25th November, 2014
Earlier this year, I highlighted a social security scandal, relating to JSA/ESA sanctions and their unintended knock-on effect on Housing Benefit. The problem has, if anything got worse, despite the fact both DWP and councils are well aware of its existence, not to mention the unnecessary rent arrears and untold misery it inflicts on tens of thousands of tenants. Landlords, already reeling from some of the worst effects of the welfare reforms, are also experiencing serious hikes in rent arrears, caused by this same issue, which needs to be addressed by both councils and DWP urgently.
The problem is caused by the DWP misleading councils on the proper status of JSA/ESA claims, following the imposition of a sanction, which prompts suspensions and cancellations of Housing Benefit/LHA when there’s simply no justification for this. CIH produced the following report covering the same issue: http://www.insidehousing.co.uk/finance/‘unintended’-housing-benefit-cuts-hit-tenants/7001667.article
Nearly a year on, and despite DWP’s acknowledgement, that there should be no adverse impact on Housing Benefit nor indeed rent arrears, the problem not only continues but is escalating out of control. Only this past week I’ve been dealing with half a dozen cases involving around £15000 rent arrears. In all cases, the private landlords have been reluctant to pursue recovery action, believing the problem would resolve itself, but this has not happened, prompting the same landlords to seek my assistance in the hope they can have the lost benefit restored and avoid the need for legal proceedings to recover debt and property.
The sheer number of sanctions being applied against benefit claimants is staggering. The affected claimants are deemed not to be doing enough to find work or refusing work when offered. During the year to October 2013, more than 1 million claimants were penalised in this way. My mailbox and associated conversations with landlords, confirms, there’s a corresponding increase in the number of councils, throughout the UK, suspending and, in many cases, later cancelling housing benefit (LHA), due to the implementation of JSA “claimant commitment” sanctions which themselves impose penalties of between 4, 13 or 26 weeks loss of personal benefits – a double whammy!
As the Inside Housing article suggests, JSA & ESA sanctions should not, in themselves, affect Housing Benefit. So why are so many awards being suspended and later cancelled, creating gaps in HB/LHA entitlement; £M’s in unnecessary rent arrears; and tenancies being put in jeopardy?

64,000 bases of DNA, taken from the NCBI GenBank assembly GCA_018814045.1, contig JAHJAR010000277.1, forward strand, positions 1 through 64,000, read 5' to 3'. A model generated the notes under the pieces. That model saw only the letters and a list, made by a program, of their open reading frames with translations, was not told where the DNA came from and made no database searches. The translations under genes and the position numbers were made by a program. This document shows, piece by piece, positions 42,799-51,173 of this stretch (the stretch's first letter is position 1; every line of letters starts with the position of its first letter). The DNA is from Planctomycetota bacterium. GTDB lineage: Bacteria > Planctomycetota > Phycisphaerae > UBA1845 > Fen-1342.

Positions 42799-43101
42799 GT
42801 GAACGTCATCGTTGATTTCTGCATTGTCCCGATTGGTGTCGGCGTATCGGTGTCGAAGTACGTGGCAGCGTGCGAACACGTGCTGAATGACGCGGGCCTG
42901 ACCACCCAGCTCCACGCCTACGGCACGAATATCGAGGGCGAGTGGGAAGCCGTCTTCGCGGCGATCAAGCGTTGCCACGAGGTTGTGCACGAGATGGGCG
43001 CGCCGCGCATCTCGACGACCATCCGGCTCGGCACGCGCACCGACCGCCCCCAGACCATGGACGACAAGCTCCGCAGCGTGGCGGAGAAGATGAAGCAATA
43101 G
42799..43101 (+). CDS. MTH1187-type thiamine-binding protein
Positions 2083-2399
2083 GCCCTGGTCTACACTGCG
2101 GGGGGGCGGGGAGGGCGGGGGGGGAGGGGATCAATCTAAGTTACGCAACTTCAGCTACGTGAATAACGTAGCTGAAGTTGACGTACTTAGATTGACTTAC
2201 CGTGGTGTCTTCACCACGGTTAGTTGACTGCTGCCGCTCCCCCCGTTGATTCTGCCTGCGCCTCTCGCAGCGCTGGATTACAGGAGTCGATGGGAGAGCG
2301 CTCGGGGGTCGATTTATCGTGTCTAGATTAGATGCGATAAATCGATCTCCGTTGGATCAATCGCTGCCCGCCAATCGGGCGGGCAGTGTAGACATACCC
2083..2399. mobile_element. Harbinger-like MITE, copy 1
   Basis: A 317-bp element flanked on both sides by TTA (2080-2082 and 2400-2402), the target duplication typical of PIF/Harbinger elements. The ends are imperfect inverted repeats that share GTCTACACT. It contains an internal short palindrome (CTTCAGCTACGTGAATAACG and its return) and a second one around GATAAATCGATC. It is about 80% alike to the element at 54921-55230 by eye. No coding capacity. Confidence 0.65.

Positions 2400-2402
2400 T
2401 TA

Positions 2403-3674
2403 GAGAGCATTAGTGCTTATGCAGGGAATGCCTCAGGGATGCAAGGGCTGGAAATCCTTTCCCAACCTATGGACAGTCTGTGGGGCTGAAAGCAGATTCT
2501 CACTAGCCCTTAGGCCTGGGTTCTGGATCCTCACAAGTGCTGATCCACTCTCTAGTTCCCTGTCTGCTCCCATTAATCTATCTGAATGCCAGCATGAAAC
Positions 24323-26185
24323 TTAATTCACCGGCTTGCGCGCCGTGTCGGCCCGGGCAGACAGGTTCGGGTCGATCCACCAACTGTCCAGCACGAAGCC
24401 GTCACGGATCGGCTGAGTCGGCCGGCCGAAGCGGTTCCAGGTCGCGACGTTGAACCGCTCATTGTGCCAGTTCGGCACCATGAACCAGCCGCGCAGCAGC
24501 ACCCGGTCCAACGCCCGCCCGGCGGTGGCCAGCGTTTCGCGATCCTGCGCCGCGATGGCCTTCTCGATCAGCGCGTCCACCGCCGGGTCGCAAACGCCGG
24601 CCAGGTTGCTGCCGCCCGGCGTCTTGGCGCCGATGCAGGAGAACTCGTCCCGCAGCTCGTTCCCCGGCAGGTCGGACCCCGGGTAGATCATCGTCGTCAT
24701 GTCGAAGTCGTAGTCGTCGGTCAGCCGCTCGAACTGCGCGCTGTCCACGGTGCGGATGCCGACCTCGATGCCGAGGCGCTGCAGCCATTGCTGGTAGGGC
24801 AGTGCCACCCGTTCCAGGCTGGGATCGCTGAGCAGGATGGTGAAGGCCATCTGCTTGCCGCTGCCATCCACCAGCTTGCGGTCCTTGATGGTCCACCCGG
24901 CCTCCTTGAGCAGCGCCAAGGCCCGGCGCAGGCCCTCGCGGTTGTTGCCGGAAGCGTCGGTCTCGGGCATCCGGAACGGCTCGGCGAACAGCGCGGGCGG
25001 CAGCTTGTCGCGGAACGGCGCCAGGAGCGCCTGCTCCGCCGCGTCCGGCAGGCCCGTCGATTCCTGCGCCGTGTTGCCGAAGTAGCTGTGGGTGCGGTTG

The problem is associated with DWP and Council “information sharing” arrangements. Councils receive electronic notification from DWP when JSA & ESA claims are terminated, even if it’s only for a short period of time; sometimes as short as 1 day! The process is designed to minimise overpayments and prevent fraud but is also having the impact of bringing claims to a premature end or prompting letters from councils posing questions about whether the tenant remains resident and/or entitled to Housing Benefit/LHA or not.
The information sharing in JSA/ESA sanctions suggests the claimant’s DWP benefit has been terminated. In fact, in many cases, it’s only the payment of benefit which has been stopped, but the claimant retains an underlying entitlement to JSA as they continue to register and actively pursue employment. The HB regulations actually recognise the potential problem and provide “Someone is considered to be on income-based JSA on any day in respect of which it is payable to her/him, including……..days on which the claimant is entitled to income-based JSA but is disqualified from payment because he……….is sanctioned”.
However, at the minute, when a claimant has a sanction imposed, the DWP notification that JSA has terminated casts doubt on the tenants continuing HB/LHA eligibility; prompting a suspension on the claim and letter to the claimant, seeking an explanation of what’s happening. The letter intimating suspension should provide 30 days to respond, but oftentimes doesn’t or claimants simply fail to reply or delay, and then fail to seek an extension of time. The common outcome: claims are cancelled wholly unnecessarily, creating rent arrears and potentially rental loss. When challenged about the cancellation, councils often invite “new claims” and then promptly refuse any request for backdating to the date of the original cancellation. Tenants, with their landlords help, should challenge the original flawed decision to cancel HB/LHA and should rarely, if ever, complete a new claim form.
The problem could so easily be resolved, if DWP’s information about the sanctions could be improved to reflect the fact it’s only a sanction and not termination of the JSA award. In that case, applying the HB regulation provisions, no suspension would be applied to the HB award, eliminating, in turn, all the associated problems alluded to earlier in this article.
Landlords encountering such problems need to be equipped to tackle them properly, as the rewards for their effort can be very significant for both tenant and landlord alike. I explain how to tackle the suspensions & cancellations issue and much more besides, during my HB/LHA seminars.
In the case of the private sector, see http://www.rla.org.uk/landlord/courses/local_housing_allowance.shtml One of the recent delegates, armed with the information I provided recouped £9,000 in “lost” Local Housing Allowance! Social landlords have even more of an interest in this topic, due to the number of JSA/ESA tenants they have, and can seek my help by emailing email@example.com or phoning 07733 080 389